Sparkling wine and champagne are often used to celebrate special occasions.
Champagnes and sparkling wines are treated somewhat differently than other wines:
- The grapes are grown and fermented the same as with any other wine.
- After fermentation, the wines are aged for about five months.
- The wine is bottled with extra yeast and sugar. The bottles are capped to allow for a second round of fermentation, which lasts for about a year.
- The wine is aged for one or more years after the second fermentation.
- The yeast is removed through riddling, whereby the bottle is placed upside-down and rotated one-eighth of a turn every day. The dead yeast cells settle into the neck of the bottle.
- The neck of the bottle is frozen in an ice/salt water bath and the cork is removed. The pressure forces the frozen plug of dead yeast cells out of the bottle. This process is called disgorging.
- A mixture of white-wine brandy and sugar (dosage) is added to top off the bottle.
- The bottle is corked and wired to secure the high pressure inside.
Understanding the venerable sparkling wine from France
The Champagne province made still wines until the 18th century, when Dom Perignon revolutionized the process to produce the present-day sparkling wine known as Champagne (a little production of red, white and rose non-sparkling wines is still made).
When it comes to rules, the wine makers of this area set their own. A Champagne bottle is the product of grapes brought from the villages surrounding the main two cities Reims and Epernay. It is a blend of different wines from different years; furthermore, pink Champagne could be the result of red and white wines mixed together. Yet the result of these irregularities in winemaking is the divine wine that no happy occasion is accomplished without.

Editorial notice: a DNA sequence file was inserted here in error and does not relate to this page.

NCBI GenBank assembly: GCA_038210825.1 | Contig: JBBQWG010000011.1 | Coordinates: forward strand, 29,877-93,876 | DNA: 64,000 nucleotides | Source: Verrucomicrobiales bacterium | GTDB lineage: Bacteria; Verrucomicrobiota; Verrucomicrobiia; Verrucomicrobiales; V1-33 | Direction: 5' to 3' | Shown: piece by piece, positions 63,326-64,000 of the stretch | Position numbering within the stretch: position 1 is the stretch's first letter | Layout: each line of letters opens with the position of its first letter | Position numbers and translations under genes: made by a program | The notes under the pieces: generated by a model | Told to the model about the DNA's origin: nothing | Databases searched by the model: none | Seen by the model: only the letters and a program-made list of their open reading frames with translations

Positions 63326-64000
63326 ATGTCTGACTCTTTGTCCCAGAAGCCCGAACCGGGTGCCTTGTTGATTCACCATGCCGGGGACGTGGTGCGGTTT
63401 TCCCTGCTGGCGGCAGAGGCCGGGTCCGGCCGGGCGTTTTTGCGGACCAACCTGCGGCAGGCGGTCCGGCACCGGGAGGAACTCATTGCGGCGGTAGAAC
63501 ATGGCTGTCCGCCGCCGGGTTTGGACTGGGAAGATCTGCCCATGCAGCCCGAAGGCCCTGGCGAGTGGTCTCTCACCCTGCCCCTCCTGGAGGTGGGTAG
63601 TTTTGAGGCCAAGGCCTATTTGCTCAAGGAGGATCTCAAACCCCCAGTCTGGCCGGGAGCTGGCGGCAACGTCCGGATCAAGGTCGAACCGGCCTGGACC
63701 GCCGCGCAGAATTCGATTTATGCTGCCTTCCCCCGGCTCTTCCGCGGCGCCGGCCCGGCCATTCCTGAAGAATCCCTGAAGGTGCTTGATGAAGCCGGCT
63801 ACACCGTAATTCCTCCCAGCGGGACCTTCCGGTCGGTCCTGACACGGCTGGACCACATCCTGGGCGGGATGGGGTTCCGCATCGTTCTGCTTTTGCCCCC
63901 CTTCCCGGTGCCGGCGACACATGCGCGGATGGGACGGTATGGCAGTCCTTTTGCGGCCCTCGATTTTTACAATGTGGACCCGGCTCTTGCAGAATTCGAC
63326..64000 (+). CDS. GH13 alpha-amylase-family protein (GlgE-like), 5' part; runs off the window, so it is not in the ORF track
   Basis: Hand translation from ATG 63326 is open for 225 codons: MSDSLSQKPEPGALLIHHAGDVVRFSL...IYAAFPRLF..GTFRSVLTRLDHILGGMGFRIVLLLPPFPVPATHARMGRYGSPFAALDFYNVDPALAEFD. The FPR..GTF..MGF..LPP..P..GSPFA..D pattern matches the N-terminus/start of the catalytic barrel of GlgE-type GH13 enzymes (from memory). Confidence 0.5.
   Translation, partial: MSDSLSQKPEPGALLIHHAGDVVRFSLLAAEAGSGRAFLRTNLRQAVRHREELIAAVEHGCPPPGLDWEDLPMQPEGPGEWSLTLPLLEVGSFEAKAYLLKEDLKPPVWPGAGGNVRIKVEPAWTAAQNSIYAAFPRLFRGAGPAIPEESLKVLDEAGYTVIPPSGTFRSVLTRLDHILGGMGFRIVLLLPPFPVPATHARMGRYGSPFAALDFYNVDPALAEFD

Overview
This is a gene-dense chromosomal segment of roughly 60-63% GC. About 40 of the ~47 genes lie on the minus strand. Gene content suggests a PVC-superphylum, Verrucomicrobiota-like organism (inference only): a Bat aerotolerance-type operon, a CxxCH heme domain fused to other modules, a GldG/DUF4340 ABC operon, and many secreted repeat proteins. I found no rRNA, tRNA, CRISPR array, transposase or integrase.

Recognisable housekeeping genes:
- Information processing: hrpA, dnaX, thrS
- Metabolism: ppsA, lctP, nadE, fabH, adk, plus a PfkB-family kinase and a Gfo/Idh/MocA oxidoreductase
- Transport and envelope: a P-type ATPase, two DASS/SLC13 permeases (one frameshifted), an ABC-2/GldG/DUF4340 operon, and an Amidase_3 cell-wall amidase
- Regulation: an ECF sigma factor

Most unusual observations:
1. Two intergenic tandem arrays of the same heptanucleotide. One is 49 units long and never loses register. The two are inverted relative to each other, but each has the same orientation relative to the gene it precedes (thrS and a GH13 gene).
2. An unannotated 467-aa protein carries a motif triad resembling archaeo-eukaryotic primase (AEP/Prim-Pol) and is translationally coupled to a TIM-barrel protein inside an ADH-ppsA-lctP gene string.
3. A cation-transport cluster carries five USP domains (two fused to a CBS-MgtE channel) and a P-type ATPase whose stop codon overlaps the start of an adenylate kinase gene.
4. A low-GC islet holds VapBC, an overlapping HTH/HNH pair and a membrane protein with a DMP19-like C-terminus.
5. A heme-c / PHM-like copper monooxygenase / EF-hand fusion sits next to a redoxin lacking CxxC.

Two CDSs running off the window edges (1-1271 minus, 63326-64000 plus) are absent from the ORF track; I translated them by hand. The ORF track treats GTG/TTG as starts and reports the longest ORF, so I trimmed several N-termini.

The main two grapes used are the Chardonnay and the Pinot Noir, and Champagne can be made from each separately or both together. The Blanc de Blanc Champagne (white from white) is a result of only white grapes, usually the Chardonnay, and is considered the best. The Blanc de Noir, made exclusively from the Pinot Noir grapes, comes next and is followed by the Millesimes, which are the Champagnes made exclusively of wine from an excellent year and carry that year on the bottle. Then come the rest, which are still of excellent quality, because no expense is spared in making Champagne.
Champagne can be Brut (very dry), Extra Sec or Extra Dry (dry), Sec (semi-sweet), or Demi Sec (sweet). The Champagne region is part of the A.O.C. system, yet sometimes it is not mentioned on the bottle.
While Champagne is sometimes sold in larger containers like magnums (equivalent to two bottles), jeroboams (four bottles), or even balthazars (sixteen bottles), and the biggest mabuchodonosor (twenty bottles), it is best in the single bottle or magnum. When sold in larger sizes, it is literally taken out of the bottles and magnums and poured into the lager vessels. This operation may affect the quality of the Champagne.
Champagne is ready to drink when it is released. It is unnecessary to age it.
Brut and Extra Dry Champagne are pleasant as aperitifs. Sec and Demi Sec make fine accompaniments to desserts and are usually drunk after dinner. The famous French repas au Champagne suggests that Champagne is equally good throughout the meal.
What is your favorite kind of champagne? Tell us in the comments below.